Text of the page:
We met up at a park, and after exactly zero seconds of awkwardness, we went for a walk in the brisk morning air. The conversation was lively and all over the place from what I recall - past, present, this person, that person, including the hilarious revelation that we both had a crush on the same guy back in homeroom. Thanks to alphabetical order, we both got to gaze at V each morning. Jeff bragged that he got to feel the guy’s arm muscle every day as he graced us with his weightlifting prowess. My retort was that I had kissed him...on more than one occasion. Truce. Jeff’s version of what our little cluster of desks in the grand homeroom scheme seemed much more endearing than my memory had led me to believe despite both scenarios being accurate. We each played a role not unlike the cast of any other teen comedy. I found myself able to own my somewhat surly character who I thought only family members had to put up with lovingly. If Jeff could forgive that girl, maybe it was high time I did the same. He met me where I was in life that day, not where I had been in 1987.

Thursday, August 6, 2020


I have been walking around thinking about blogging, then either something else happens that somehow diminishes my initial delusions of grandeur, or causes me to forget them completely. It felt like carrying an armful of apples, fretting while several kept falling to the ground. If I could have just found a place to set some of those down more gently. Maybe I could go back to see if the ones I dropped are still good for anything? Maybe I could come up with a new analogy, or just cut to the topic du jour.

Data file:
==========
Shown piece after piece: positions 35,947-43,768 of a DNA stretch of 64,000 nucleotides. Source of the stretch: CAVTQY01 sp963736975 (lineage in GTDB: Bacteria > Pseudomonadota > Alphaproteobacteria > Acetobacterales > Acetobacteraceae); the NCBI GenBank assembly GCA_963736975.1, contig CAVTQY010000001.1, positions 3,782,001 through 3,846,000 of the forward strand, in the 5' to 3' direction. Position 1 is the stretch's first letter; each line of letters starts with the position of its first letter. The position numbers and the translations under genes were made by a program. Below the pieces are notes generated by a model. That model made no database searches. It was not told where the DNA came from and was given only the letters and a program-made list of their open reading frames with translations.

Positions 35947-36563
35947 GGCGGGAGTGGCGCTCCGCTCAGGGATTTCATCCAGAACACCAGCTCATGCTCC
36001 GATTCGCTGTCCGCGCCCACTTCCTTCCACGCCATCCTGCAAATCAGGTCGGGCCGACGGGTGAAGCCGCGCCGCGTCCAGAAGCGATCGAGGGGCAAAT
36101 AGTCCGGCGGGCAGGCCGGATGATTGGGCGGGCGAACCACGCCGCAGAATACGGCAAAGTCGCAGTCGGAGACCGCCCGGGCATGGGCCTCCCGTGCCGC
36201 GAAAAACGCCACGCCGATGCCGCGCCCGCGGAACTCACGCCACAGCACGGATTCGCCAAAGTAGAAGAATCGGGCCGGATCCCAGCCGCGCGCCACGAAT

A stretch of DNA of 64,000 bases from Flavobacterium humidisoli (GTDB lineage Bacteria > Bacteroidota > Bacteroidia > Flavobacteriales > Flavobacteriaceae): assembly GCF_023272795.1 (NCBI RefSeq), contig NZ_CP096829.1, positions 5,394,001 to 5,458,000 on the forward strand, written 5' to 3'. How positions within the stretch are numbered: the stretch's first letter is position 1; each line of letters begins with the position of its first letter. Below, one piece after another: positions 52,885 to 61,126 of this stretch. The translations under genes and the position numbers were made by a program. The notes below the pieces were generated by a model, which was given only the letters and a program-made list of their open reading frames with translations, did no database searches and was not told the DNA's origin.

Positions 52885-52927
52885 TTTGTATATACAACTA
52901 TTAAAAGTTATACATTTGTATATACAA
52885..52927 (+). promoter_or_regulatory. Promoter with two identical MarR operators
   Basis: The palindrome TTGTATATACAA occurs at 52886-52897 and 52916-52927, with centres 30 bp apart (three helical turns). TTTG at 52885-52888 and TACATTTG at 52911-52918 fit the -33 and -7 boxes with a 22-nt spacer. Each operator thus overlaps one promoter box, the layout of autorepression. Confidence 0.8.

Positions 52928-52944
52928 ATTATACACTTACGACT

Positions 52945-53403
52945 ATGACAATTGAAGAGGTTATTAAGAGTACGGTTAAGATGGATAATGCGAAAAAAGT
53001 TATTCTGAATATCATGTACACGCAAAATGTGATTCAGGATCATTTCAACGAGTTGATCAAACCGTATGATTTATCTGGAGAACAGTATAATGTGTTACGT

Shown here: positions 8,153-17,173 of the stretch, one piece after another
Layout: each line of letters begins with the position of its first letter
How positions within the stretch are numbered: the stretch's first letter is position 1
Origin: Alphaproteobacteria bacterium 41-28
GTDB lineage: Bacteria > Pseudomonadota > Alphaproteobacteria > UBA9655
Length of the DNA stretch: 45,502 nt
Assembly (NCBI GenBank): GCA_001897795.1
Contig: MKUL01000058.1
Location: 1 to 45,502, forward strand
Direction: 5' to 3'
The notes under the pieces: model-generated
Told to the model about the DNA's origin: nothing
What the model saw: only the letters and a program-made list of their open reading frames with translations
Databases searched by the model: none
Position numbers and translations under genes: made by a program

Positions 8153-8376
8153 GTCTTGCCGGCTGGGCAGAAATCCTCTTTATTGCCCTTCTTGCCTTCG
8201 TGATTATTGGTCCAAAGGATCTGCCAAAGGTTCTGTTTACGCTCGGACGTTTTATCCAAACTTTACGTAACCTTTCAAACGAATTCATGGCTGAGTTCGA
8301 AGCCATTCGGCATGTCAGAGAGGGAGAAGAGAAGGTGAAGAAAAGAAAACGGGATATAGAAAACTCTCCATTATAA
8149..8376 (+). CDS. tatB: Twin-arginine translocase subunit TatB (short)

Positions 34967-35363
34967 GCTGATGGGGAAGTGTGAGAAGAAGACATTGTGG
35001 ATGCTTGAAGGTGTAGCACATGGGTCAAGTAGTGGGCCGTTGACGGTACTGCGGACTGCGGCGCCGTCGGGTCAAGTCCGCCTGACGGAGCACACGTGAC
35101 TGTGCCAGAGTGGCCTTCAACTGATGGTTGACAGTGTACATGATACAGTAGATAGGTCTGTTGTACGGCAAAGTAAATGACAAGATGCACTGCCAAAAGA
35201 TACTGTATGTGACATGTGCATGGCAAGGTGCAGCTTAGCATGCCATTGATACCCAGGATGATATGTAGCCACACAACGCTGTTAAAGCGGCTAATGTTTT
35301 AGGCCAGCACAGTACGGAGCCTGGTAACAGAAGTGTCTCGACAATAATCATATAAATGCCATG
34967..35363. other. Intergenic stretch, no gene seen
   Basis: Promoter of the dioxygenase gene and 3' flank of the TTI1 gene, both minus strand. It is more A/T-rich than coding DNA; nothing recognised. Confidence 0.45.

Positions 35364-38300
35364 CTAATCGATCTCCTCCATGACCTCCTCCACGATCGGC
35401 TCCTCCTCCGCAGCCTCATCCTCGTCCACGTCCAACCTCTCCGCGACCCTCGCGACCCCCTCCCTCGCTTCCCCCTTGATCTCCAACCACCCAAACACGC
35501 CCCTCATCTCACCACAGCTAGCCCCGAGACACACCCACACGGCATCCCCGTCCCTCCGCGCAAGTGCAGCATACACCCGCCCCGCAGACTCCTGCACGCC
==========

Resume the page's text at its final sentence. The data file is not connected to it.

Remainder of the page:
Was I ready to bring my baby girl back for her third year of college? Let's break that sentence down to point out a couple of problems. First and foremost, the words "third year of college" should negate me referring to my daughter as "my baby girl". Second, my level of readiness was and is irrelevant. This house is certainly ready for me to go on my purging and organizing whirlwind coping strategy that I use to try to restore order when my world feels out of my control. You would think Corona alone would have had this place sparkling, but I got distracted after the first few weeks of her shenanigans.

We hunkered down here for months. In the beginning I felt like the supreme protector as I masked up every couple of weeks to head out for essentials like more potato chips and onion dip. We did what we thought we were supposed to be doing to keep safe. As it became more and more clear that my daughter's college was planning some version of campus learning, I felt at a loss for how to make sure that transition was a safe one. The reality is that I couldn't do much more than I have done the other six times...I made supply lists and contemplated a tetris-like strategy to pack cars. 

We talked a bit about if small groups of friends turned into larger parties and mask wearing. I might have mentioned some thoughts on general housekeeping. She knows that if classes all become virtual, she can decide where she is the most comfortable living. I knew that the best way for her to feel okay about what was happening was for me to seem okay about what was happening, but I also know she's no dummy. She read between every jumbled line I uttered and saw every worried crease etched on my forehead. She gave me eye rolls and sighs of exasperation, but she also let me sit on the floor of her bedroom here and in her new place until it was time to go. 

And then I left. It seems reasonable to immediately start reducing the amount of candy stashed in this house. I thought there was more I wanted to say, but this feeble attempt is reducing the number of tissues I have as well. I will just let that pillow there on her bed sum things up...